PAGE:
Evidence suggests natural killer (NK) cells can mediate antiviral activity in HIV-infected humans. Here, we sought to investigate whether the level of NK cell activation in primary HIV infection not only influences the NK cell mediated elimination of HIV infected cells, but also affects the longevity and effectiveness of HIV-specific T cell responses. To address this hypothesis, we monitored HIV viral loads and HIV-specific adaptive immune responses in a humanized BLT mouse model of HIV infection, comparing NK cell-depleted and control mice. Depletion was achieved through the use of an anti-NKp46 antibody prior to HIV infection. Proportions of immune cell subsets and viremia were assessed at baseline and then once a week for at least 5 weeks post-infection using flow cytometry and qRT-PCR. We observed that the impact of NK cells on plasma viral loads varied between batches of mice reconstituted with different tissues. One set of NK cell depleted mice displayed a 4-fold increase in viremia as well as decreased levels of T cell immune activation at 3 weeks post-infection. In a second group of mice reconstituted with independent human tissue, NK cell depletion had no significant effect on viral loads. These results suggest that further investigation is warranted to identify factors accounting for an increased control of HIV replication associated with NK cells in some individuals and not others, such as expression of a protective combination of KIR and HLA alleles.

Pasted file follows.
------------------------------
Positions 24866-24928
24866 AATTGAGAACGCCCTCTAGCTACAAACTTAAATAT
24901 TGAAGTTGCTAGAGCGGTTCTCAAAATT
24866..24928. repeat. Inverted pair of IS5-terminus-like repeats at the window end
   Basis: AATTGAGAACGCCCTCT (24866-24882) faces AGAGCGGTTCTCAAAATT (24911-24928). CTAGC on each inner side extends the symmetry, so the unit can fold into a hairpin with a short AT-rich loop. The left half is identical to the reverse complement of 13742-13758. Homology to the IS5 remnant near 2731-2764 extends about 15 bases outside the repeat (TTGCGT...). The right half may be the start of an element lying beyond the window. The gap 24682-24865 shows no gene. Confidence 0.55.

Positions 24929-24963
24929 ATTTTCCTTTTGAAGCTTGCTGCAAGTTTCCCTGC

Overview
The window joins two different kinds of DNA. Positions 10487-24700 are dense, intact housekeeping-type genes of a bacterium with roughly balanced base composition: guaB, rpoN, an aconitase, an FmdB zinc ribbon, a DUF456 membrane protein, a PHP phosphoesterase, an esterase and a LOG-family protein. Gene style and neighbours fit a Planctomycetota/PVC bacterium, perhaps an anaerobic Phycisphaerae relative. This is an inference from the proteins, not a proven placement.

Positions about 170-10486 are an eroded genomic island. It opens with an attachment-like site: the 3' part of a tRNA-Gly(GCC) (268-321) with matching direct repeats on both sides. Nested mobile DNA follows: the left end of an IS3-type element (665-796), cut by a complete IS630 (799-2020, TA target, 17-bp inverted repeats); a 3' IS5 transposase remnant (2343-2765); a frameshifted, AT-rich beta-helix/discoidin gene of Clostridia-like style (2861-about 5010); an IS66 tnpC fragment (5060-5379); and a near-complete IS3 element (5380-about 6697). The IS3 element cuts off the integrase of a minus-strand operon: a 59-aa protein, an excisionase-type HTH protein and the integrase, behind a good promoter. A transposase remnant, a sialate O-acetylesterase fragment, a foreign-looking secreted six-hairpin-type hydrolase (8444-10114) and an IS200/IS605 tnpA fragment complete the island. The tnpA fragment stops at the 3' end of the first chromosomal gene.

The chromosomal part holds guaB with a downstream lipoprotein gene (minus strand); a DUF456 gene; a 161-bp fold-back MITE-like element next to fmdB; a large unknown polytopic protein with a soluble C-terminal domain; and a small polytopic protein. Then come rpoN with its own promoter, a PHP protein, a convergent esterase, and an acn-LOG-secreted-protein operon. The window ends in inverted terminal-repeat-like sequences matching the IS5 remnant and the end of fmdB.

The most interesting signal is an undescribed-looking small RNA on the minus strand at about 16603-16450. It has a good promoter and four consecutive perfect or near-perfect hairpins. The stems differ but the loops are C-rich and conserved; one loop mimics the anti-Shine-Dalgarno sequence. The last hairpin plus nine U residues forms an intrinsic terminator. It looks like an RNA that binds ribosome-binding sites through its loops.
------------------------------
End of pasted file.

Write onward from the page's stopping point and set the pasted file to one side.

- Copyright © 2013 by The American Association of Immunologists, Inc.